Published by Crown Books for Young Readers on March 7th 2017
Genres: Young Adult, Contemporary Fiction
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What if you could spend one last day with someone you lost?
One day Carver Briggs had it all—three best friends, a supportive family, and a reputation as a talented writer at his high school, Nashville Academy for the Arts.
The next day he lost it all when he sent a simple text to his friend Mars, right before Mars, Eli, and Blake were killed in a car crash.
Now Carver can’t stop blaming himself for the accident, and he’s not the only one. Eli’s twin sister is trying to freeze him out of school with her death-ray stare. And Mars’s father, a powerful judge, is pressuring the district attorney to open a criminal investigation into Carver’s actions.
Luckily, Carver has some unexpected allies: Eli’s girlfriend, the only person to stand by him at school; Dr. Mendez, his new therapist; and Blake’s grandmother, who asks Carver to spend a Goodbye Day with her to share their memories and say a proper goodbye to his friend.
Soon the other families are asking for a Goodbye Day with Carver, but he’s unsure of their motives. Will they all be able to make peace with their losses, or will these Goodbye Days bring Carver one step closer to a complete breakdown or—even worse—prison?
Goodbye Days by Jeff Zentner is the type of book that I would normally avoid. You just know it’s going to be heartbreaking. You begin the book knowing that something terrible has happened and it can’t be undone. You know you’re likely to end up ugly crying (possibly multiple times) before it’s over.
But I knew I had to read this book because the author is Jeff Zentner. His debut novel, The Serpent King, was the best book I read last year. I absolutely fell in love with his writing and characters – I had such a connection with it. I wanted to experience his work, no matter how sad it was going to be. And, bonus surprise – there’s a cameo by a character from The Serpent King in this book!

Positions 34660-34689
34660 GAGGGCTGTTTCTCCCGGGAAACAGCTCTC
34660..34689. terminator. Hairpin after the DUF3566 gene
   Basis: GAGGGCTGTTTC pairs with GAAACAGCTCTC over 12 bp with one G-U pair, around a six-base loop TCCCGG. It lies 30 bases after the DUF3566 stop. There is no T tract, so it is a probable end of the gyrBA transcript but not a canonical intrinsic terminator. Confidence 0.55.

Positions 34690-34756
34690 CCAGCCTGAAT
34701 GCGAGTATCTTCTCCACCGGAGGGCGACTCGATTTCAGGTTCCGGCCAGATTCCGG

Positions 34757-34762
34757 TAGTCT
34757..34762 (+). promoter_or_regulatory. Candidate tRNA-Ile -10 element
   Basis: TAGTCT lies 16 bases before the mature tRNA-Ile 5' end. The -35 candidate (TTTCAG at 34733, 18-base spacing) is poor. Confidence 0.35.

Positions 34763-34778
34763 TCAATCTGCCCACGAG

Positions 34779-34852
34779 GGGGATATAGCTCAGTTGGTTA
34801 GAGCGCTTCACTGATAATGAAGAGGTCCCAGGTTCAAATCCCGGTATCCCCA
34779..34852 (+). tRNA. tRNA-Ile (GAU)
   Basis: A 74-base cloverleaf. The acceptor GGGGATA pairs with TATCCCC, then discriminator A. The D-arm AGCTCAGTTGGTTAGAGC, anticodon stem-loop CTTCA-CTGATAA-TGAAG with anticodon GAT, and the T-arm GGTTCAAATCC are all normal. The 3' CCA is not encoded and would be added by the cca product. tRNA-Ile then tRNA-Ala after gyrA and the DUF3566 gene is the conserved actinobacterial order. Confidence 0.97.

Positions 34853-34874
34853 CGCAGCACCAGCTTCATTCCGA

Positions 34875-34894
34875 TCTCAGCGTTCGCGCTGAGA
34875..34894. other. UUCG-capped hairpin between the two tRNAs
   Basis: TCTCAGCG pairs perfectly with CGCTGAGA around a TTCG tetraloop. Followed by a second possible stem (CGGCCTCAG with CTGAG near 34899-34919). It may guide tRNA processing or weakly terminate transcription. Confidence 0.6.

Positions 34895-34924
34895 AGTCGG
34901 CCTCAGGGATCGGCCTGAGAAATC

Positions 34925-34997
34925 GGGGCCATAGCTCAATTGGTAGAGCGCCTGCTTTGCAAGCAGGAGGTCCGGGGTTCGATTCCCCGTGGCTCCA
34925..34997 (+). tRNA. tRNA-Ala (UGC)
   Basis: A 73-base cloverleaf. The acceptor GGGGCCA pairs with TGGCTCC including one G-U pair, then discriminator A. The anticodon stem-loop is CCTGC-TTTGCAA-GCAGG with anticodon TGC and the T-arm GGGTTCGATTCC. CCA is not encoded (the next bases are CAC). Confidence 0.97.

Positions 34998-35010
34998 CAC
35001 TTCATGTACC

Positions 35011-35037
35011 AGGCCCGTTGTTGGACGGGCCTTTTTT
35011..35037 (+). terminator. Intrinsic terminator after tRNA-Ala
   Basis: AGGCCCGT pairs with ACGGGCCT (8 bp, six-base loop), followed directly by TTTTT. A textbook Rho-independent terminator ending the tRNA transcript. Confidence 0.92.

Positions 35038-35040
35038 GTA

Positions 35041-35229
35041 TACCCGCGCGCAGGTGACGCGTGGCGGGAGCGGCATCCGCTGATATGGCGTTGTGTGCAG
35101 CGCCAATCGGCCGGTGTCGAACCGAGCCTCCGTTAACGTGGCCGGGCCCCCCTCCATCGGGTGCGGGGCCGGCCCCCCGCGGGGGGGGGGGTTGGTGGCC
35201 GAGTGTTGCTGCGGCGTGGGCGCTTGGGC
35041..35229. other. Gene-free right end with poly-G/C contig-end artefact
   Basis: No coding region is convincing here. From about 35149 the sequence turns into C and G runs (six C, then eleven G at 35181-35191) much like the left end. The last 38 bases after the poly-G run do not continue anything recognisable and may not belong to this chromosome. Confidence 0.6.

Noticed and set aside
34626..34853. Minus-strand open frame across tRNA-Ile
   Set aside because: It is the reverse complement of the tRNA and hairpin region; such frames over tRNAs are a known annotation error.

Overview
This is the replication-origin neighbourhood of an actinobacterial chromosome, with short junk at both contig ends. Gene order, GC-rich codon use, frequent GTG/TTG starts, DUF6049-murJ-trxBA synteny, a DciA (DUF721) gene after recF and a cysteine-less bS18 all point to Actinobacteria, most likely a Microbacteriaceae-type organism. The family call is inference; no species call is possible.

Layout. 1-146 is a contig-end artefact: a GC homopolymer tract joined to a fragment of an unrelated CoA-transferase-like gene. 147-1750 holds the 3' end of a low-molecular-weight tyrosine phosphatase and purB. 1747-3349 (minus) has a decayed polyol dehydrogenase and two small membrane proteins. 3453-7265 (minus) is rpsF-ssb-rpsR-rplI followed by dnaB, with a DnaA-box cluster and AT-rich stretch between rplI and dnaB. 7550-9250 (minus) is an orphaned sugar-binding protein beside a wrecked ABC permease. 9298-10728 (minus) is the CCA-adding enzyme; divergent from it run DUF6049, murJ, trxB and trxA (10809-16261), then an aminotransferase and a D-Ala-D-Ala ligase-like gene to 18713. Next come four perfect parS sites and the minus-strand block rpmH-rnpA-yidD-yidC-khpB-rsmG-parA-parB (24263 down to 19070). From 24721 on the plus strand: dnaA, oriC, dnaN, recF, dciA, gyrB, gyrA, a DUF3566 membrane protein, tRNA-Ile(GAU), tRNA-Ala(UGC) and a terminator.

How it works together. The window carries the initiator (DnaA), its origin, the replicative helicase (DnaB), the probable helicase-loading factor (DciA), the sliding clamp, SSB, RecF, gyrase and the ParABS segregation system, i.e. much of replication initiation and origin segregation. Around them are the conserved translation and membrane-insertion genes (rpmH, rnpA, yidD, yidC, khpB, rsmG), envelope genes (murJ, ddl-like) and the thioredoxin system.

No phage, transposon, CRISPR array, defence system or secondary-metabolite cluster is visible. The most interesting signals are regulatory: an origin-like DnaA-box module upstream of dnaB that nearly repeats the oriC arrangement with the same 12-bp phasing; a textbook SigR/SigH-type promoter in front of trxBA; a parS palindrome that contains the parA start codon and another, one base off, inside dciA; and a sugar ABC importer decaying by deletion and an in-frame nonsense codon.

While this book didn’t completely grab me in the same way, I’m so glad that I decided to give it a chance. It was profoundly sad, but it was also hopeful. It showed the many different ways that people grieve, love, and connect. It was also a love letter to the city of Nashville, which is one of my favorite places. I enjoyed hearing familiar locations and remembering visiting some of them in college.
I liked the idea of the ‘Goodbye Days’ and what they meant. While I can’t begin to fathom the depths of grief and loss that these families were experiencing, I liked the idea that they were still learning new things about their children, getting to hear about sides of them that they may not have known. I also liked the fact that Carver’s guilt and the side effects of that were met head-on, and it shone a positive light on mental health.
I also enjoyed the small glimpses into the past escapades of Sauce Crew. It intensified the loss that Carver was experiencing, but also added humor and let us see exactly who his friends were. The narrator, Michael Crouch, did an excellent job, as well – I loved his voices (especially Nana Betsy – I adored her character!). While this book probably isn’t one that I would read again and again, it solidified Jeff Zentner on my ‘absolutely must read anything and everything he writes’ list, and I can’t wait to see what is next!
“For the most part, you don’t hold the people you love in your heart because they rescued you from drowning or pulled you from a burning house. Mostly you hold them in your heart because they save you, in a million quiet and perfect ways, from being alone.”
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